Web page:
improvement in health was seen in patients who were most anxious and had the
largest propensity for depression.
Therefore, this suggests that stress is essential towards motivating patients to
change their lifestyle and recovery.
Tapper et al (2003
According to Tapper et al (2003), the three techniques which can be used
to change children’s attitudes towards food are taste exposure,
modeling, and then the consequent rewards (positive reinforcement).
Through the design of an intervention in schools (lasting 16 days), to
increase the number of healthy-food choices which children make, the
researchers found that reading the Food Dudes letters aloud to the
children, as well as making them aware of the potential rewards given if
they make healthy choices, increases the likelihood that children will view
healthy eating in a positive light and so will be more willing to make
permanent changes in their diet.
Fox et al. (1987) – Token Economy in open-pit mines
The study investigated the effectiveness of token economy and operant
conditioning on reducing lost-time injuries in workers at two open-pit
mines. It used positive reinforcement in the form of stamps for not being
involved in accidents and respecting safety guidelines. Similarly, the
stamps were taken away if the workers or others in their group got injured,
if there was equipment damage or for failing to report accidents. The
stamps could be later exchanged for goods.
The results show a great reduction in accidents, fewer days lost due to
injury and a decrease in expenditure on damage recovery. These effects
were maintained over the course of several years.
Farquhar et al. (1985) – Five City Project
The aim of the project was to reduce cardiovascular diseases by means of
community health education in 5 cities: Salinas, Monterey, Modesto, San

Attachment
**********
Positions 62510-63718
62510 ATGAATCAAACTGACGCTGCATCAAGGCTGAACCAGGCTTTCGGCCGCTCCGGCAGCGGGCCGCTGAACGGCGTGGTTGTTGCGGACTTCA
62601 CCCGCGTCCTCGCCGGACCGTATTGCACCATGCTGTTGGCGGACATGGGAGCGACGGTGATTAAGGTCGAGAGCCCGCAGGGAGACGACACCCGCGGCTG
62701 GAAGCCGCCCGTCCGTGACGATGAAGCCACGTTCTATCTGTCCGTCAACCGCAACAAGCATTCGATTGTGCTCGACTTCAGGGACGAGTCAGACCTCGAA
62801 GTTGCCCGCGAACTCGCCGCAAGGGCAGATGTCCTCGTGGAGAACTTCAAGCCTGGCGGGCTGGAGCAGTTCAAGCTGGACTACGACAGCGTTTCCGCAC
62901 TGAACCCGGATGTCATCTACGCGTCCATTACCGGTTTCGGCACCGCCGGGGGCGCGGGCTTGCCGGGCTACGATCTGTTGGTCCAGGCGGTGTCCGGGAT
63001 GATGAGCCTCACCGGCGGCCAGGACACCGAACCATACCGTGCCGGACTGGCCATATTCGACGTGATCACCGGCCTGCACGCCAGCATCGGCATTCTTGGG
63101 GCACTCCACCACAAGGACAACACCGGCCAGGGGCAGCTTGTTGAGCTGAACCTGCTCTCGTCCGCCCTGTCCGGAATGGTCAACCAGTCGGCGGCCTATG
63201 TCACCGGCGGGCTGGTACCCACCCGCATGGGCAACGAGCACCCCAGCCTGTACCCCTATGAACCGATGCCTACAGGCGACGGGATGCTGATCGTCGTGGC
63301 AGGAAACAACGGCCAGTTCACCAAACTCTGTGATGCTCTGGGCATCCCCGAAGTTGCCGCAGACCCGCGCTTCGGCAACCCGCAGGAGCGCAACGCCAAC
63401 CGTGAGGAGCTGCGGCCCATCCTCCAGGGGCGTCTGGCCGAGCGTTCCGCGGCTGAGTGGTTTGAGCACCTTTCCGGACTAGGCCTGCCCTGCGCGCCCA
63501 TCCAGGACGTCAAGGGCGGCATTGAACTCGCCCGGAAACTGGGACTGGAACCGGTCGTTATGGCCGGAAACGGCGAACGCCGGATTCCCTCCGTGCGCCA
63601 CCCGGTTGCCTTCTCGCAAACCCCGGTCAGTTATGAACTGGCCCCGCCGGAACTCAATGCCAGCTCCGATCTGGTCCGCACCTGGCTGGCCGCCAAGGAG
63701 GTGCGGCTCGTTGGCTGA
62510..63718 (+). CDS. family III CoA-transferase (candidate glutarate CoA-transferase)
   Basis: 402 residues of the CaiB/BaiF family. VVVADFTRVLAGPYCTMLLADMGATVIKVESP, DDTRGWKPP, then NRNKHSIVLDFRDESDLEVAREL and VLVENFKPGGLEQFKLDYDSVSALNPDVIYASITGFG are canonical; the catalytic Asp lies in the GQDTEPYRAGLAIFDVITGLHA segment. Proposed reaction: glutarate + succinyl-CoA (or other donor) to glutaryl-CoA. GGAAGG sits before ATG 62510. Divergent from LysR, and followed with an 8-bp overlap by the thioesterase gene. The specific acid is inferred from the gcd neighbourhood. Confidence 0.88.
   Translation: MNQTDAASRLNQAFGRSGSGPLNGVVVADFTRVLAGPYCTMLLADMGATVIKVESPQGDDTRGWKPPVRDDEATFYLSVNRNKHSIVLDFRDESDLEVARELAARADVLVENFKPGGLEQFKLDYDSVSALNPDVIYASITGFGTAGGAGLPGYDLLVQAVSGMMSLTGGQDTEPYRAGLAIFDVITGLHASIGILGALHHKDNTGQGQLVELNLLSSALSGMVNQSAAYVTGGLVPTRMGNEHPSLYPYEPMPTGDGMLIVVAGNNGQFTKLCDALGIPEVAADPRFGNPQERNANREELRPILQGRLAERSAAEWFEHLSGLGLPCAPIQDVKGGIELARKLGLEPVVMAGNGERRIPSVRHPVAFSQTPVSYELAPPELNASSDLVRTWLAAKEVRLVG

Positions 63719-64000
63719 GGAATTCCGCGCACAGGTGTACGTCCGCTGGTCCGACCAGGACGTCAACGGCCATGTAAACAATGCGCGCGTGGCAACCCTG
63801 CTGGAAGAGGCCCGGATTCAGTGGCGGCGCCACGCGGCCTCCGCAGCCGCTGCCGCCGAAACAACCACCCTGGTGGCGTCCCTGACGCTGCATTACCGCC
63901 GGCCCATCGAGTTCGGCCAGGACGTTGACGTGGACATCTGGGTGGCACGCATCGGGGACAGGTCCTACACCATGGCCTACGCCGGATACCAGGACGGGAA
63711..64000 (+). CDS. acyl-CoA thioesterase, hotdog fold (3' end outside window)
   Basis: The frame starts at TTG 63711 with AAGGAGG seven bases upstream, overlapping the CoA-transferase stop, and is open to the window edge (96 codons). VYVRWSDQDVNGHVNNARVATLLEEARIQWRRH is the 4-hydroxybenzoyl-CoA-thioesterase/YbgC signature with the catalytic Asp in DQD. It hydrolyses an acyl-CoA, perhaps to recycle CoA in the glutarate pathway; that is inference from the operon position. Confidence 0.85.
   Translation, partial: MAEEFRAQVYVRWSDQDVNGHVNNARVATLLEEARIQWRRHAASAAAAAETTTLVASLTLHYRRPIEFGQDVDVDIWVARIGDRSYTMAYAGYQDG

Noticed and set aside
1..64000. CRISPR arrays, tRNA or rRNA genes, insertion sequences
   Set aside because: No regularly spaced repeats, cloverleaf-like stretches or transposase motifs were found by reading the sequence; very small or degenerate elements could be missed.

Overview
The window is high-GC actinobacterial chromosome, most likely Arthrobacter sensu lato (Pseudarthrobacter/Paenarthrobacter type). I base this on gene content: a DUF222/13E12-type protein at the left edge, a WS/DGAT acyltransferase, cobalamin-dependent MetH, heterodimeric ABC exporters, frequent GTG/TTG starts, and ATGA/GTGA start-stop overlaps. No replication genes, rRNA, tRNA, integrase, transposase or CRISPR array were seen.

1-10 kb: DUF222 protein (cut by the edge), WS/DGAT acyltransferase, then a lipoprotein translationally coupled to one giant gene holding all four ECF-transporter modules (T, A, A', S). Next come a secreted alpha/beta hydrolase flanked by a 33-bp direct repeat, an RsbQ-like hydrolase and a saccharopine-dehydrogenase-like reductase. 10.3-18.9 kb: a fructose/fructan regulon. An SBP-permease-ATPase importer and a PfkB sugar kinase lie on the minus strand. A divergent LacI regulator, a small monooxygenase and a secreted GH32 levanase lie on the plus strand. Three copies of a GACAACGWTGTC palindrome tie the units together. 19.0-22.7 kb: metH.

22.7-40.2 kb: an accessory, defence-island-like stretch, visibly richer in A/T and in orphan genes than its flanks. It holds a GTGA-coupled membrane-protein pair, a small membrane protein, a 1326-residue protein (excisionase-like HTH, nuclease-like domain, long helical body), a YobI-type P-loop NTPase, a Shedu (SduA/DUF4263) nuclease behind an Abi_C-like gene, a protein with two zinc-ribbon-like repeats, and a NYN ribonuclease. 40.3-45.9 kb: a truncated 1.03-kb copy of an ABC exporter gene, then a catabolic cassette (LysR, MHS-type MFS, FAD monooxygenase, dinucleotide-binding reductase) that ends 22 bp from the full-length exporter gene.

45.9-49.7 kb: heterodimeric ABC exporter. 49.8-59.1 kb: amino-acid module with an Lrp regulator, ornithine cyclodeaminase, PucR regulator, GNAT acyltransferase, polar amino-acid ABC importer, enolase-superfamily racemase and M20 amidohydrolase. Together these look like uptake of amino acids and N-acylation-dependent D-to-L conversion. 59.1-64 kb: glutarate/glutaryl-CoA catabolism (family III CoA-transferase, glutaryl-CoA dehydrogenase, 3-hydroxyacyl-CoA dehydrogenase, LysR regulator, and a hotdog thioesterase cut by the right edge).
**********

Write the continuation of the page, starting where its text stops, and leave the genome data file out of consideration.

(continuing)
Luis Obispo and Santa Maria. Approximatively 122.800 individuals
participated in the experimental group and 197.500 in the control one;
their age ranged from 12 to 74 years. Information was provided through
means of radio, newspapers, books and pamphlets over the course of 6
years. Measures were taken about the participants’ height, weight, blood
pressure, heart rate, sodium in urine and a fitness test. A decrease in
cholesterol and heart rate was found as well as a significant decline in
saturated fat intake in females. From the surveys collected it was
concluded that the knowledge about coronary heart disease problems
INDIVIDUAL FACTORS AFFECTING
Weinstein (1980) – Unrealistic Optimism
Unrealistic optimism can be described as the popular belief that people
think they are invulnerable – they expect others to be victims of misfortune
and not themselves.
The 6 hypotheses of the experiment were that:
1.People believe that negative events are less likely to happen to them than to others and
oppositely with positive events.
2. The more negative or positive an event is, the more likely people are to believe that their
chances are above or under average.
3. The greater the perceived probability of events, the stronger the tendency for people to believe
that their own chances are greater than average.
4. Previous personal experience increases the likelihood people will believe their chances are
greater than the average.
5. The greater the perceived controllability of an event, the stronger the tendency for people to
believe that their own chances are greater than average.
6. If a stereotype exists of individuals for whom a particular event may happen, the more likely
people are to believe their chances are less than average.